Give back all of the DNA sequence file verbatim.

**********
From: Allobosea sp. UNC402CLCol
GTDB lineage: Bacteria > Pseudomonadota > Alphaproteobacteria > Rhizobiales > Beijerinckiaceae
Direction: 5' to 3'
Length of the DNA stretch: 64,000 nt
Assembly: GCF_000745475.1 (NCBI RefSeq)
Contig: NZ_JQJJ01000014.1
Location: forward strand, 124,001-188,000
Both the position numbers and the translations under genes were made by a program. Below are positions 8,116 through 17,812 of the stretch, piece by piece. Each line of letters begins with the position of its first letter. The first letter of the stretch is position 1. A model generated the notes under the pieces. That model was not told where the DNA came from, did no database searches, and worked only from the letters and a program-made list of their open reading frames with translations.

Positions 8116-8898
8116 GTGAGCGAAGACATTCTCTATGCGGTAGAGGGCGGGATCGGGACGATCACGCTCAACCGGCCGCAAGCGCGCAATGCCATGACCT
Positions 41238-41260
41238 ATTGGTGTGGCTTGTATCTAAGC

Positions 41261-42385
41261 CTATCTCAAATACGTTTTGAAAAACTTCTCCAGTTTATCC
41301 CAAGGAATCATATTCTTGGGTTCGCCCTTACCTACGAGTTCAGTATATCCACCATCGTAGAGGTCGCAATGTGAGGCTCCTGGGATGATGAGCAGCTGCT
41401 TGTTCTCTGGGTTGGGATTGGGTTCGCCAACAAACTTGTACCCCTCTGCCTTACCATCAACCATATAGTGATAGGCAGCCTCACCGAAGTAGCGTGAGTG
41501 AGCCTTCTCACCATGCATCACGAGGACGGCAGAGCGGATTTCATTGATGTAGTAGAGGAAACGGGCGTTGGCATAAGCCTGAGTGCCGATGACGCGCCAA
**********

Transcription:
From: Allobosea sp. UNC402CLCol
GTDB lineage: Bacteria > Pseudomonadota > Alphaproteobacteria > Rhizobiales > Beijerinckiaceae
Direction: 5' to 3'
Length of the DNA stretch: 64,000 nt
Assembly: GCF_000745475.1 (NCBI RefSeq)
Contig: NZ_JQJJ01000014.1
Location: forward strand, 124,001-188,000
Both the position numbers and the translations under genes were made by a program. Below are positions 8,116 through 17,812 of the stretch, piece by piece. Each line of letters begins with the position of its first letter. The first letter of the stretch is position 1. A model generated the notes under the pieces. That model was not told where the DNA came from, did no database searches, and worked only from the letters and a program-made list of their open reading frames with translations.

Positions 8116-8898
8116 GTGAGCGAAGACATTCTCTATGCGGTAGAGGGCGGGATCGGGACGATCACGCTCAACCGGCCGCAAGCGCGCAATGCCATGACCT
Positions 41238-41260
41238 ATTGGTGTGGCTTGTATCTAAGC

Positions 41261-42385
41261 CTATCTCAAATACGTTTTGAAAAACTTCTCCAGTTTATCC
41301 CAAGGAATCATATTCTTGGGTTCGCCCTTACCTACGAGTTCAGTATATCCACCATCGTAGAGGTCGCAATGTGAGGCTCCTGGGATGATGAGCAGCTGCT
41401 TGTTCTCTGGGTTGGGATTGGGTTCGCCAACAAACTTGTACCCCTCTGCCTTACCATCAACCATATAGTGATAGGCAGCCTCACCGAAGTAGCGTGAGTG
41501 AGCCTTCTCACCATGCATCACGAGGACGGCAGAGCGGATTTCATTGATGTAGTAGAGGAAACGGGCGTTGGCATAAGCCTGAGTGCCGATGACGCGCCAA